New for 2019, visitors are invited to part in a new, free pebble trail throughout the gardens, which celebrates bees and butterflies.

The trail guides visitors throughout the castle gardens to find out more about these fascinating creatures and how we can help protect them. Trail is included with admission and visitors can pick up their activity sheet from the Visitor Centre on arrival.

Why are bees so important?

You might not know it, but bees are so important. As a pollinator we rely on them, and other insects like butterflies, to pollinate most of the fruit and vegetables that we eat on a daily basis.

Without them it would cost UK farmers £1.8 billion a year to pollinate their crops. In a world without bees, life would be much harder for everyone, our food would cost a lot more to produce and buy, and both our environment and economy would suffer.

Bees pollinate plants in gardens, parks and the wider countryside too. The presence of bees is a sign of how healthy, or unhealthy, our environment is.

Over 270 species of bee have been recorded in Great Britain including the Honey bee, Bumblebees, Solitary bees, Garden bumblebee, Red-tailed bumblebee and Red mason bee.

Bees at Sudeley

Bees have certainly made Sudeley their home over the centuries. It’s very likely that bee hives would have been kept on the estate, to provide honey and wax for the Castle’s inhabitants.

Honey was a valuable rural commodity and often used as currency to pay for rents and tithes. Beeswax was highly prized by the church for its candle making properties.

You’re closer to bees than you think…

What did you have for breakfast today? Jam on toast? Fresh fruit? Dried fruit in your muesli or some grilled tomatoes with your fry-up? Maybe fruit juice or a coffee?

All of this was brought to you by bees! It’s tempting to think that bees just provide us with honey – but in fact they’re behind much of the food we eat, including most fruit and vegetables.

Apples, Mangos, Kiwi Fruit, Plums, Peaches, Nectarines, Pears, Coconuts, Strawberries, Onions, Cashew nuts, Apricots, Avocados, Kidney Beans, Green Beans, Cherries, Celery, Coffee, Walnuts, Sunflower Oil and even Cotton, are just a small selection of what we stand to lose if bees disappear.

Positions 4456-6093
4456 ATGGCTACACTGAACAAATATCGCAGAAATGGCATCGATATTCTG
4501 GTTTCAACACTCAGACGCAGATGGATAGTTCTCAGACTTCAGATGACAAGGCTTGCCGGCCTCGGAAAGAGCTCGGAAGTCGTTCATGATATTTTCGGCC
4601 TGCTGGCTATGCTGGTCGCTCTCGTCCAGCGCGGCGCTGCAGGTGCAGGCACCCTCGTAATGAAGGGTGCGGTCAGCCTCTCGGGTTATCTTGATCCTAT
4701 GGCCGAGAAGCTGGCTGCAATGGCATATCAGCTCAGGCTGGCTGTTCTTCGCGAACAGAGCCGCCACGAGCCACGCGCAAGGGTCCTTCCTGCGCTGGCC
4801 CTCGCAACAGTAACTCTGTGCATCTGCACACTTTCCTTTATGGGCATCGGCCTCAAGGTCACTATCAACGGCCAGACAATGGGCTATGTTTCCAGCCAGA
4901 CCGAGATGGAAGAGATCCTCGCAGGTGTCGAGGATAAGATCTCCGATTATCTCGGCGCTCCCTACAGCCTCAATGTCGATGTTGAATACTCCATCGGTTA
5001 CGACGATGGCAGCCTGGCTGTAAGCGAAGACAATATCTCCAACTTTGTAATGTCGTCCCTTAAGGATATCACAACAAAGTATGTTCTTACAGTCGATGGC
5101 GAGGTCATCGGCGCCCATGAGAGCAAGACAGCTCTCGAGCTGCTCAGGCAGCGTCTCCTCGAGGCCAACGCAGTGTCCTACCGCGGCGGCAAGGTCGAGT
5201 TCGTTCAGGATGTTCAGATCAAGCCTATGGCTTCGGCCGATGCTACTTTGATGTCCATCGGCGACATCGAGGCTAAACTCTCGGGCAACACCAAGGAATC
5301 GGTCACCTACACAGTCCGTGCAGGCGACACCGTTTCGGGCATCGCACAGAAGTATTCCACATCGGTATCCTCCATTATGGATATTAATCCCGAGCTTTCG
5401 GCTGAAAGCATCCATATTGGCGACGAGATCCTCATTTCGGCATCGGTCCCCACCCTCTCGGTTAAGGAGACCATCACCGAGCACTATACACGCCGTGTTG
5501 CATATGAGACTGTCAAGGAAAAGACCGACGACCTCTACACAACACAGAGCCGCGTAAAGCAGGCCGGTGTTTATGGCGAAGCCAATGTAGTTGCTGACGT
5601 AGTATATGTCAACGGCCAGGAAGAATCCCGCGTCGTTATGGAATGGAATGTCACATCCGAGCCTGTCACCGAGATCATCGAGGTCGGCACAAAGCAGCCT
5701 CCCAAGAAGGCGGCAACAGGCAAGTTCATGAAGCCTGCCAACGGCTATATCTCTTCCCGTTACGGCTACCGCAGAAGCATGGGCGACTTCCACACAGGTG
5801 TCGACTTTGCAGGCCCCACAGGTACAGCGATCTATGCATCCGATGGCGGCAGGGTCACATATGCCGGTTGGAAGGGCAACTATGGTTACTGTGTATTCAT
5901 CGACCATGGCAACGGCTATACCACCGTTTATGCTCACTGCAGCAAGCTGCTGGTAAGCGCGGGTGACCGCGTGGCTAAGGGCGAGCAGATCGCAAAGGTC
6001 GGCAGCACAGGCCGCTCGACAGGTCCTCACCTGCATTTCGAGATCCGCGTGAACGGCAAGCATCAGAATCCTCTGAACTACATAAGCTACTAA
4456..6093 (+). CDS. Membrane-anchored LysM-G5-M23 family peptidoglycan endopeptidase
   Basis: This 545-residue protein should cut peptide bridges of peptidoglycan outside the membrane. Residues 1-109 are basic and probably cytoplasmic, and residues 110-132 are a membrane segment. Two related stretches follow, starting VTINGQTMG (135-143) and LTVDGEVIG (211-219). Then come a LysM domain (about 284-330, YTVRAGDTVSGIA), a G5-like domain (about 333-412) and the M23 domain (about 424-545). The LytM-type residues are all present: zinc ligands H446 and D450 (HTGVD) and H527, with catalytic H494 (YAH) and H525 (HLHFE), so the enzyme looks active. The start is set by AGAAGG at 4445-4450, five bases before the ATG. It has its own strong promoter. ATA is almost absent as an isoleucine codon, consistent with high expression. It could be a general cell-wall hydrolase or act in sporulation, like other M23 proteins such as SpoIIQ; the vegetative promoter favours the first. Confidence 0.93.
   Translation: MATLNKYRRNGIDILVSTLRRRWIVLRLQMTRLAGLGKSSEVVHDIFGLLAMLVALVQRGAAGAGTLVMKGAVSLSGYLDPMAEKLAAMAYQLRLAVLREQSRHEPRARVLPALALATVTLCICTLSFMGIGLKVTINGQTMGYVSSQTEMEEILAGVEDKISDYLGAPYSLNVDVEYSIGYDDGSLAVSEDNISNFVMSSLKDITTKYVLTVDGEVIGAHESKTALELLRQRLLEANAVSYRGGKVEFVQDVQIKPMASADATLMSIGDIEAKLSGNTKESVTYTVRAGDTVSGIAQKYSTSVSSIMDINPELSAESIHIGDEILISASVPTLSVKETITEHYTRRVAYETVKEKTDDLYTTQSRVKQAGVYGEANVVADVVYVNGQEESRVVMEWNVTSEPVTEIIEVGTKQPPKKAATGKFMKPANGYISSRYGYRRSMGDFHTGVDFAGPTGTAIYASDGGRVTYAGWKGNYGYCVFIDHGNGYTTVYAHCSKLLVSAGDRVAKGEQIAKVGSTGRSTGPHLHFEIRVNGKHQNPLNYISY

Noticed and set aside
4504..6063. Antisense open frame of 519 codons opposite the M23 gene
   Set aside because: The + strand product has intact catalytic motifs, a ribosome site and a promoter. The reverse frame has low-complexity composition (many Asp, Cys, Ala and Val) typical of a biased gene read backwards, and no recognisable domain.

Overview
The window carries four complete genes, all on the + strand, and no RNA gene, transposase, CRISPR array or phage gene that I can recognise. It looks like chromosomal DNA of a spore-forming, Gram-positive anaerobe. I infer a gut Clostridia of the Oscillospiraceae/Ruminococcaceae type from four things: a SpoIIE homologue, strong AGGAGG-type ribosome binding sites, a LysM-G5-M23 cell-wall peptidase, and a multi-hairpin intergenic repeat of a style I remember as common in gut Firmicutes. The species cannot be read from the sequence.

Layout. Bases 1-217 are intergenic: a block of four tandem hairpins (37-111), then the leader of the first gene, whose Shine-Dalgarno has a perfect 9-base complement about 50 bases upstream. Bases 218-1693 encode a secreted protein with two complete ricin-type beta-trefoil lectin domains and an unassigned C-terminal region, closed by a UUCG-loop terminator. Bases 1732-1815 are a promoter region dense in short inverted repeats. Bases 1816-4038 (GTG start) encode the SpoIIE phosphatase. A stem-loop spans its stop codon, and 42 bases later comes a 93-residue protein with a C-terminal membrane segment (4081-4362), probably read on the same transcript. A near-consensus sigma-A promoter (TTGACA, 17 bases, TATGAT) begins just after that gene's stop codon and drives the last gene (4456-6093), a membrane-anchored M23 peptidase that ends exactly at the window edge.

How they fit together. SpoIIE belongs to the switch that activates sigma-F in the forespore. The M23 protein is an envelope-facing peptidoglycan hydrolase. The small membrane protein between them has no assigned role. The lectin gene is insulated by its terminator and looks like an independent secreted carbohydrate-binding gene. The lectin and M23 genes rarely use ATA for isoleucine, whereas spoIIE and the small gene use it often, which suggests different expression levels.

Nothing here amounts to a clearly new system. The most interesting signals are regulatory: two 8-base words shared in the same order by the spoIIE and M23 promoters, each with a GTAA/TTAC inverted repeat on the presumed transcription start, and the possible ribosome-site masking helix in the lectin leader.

What’s the problem?

Since 1900, the UK has lost 13 species of bee, and a further 35 are considered under threat of extinction. None are protected by law. Across Europe nearly 1 in 10 wild bee species face extinction.

Known causes of bee decline include things that affect us too. These include changes in land use, habitat loss, disease, pesticides, farming practices, pollution, invasive non-native plant and animal species, and climate change.

What can I do to help?

You can make a huge difference by doing just a few simple things…

  • Plant flowers rich in nectar – this will really help bees find the food they need – don’t worry if you don’t have a garden! A wild window box works wonders for bees too. Pollinator-friendly plants include: Lavender, Borage, Foxgloves, Cosmos, Scabious, Marigolds, Marjoram, Abelia, Honeysuckle, Lungwort, Monarda or Bee Balm, Sedum, Winter aconite, Crocus, Phacelia, Snowdrops, Rosemary/
  • Choose local, British honey to lend your support to our honey bees and their beekeepers.
  • Encourage your friends and neighbours to do the same will help create bee-friendly communities.
  • Build a bug or bee hotel.
  • You’ll find a range of bee-themed products in the shop, such as locally-made honey and candles, as well as local honey being used in several of the dishes on the restaurant’s seasonal menu. Additionally, the gardening team have been working hard this year to plant more pollinator-friendly plants in the gardens, and we’ve put a bee hive along the nature trail (don’t worry, it’s not active).

Further reading

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There is always something going on at Sudeley…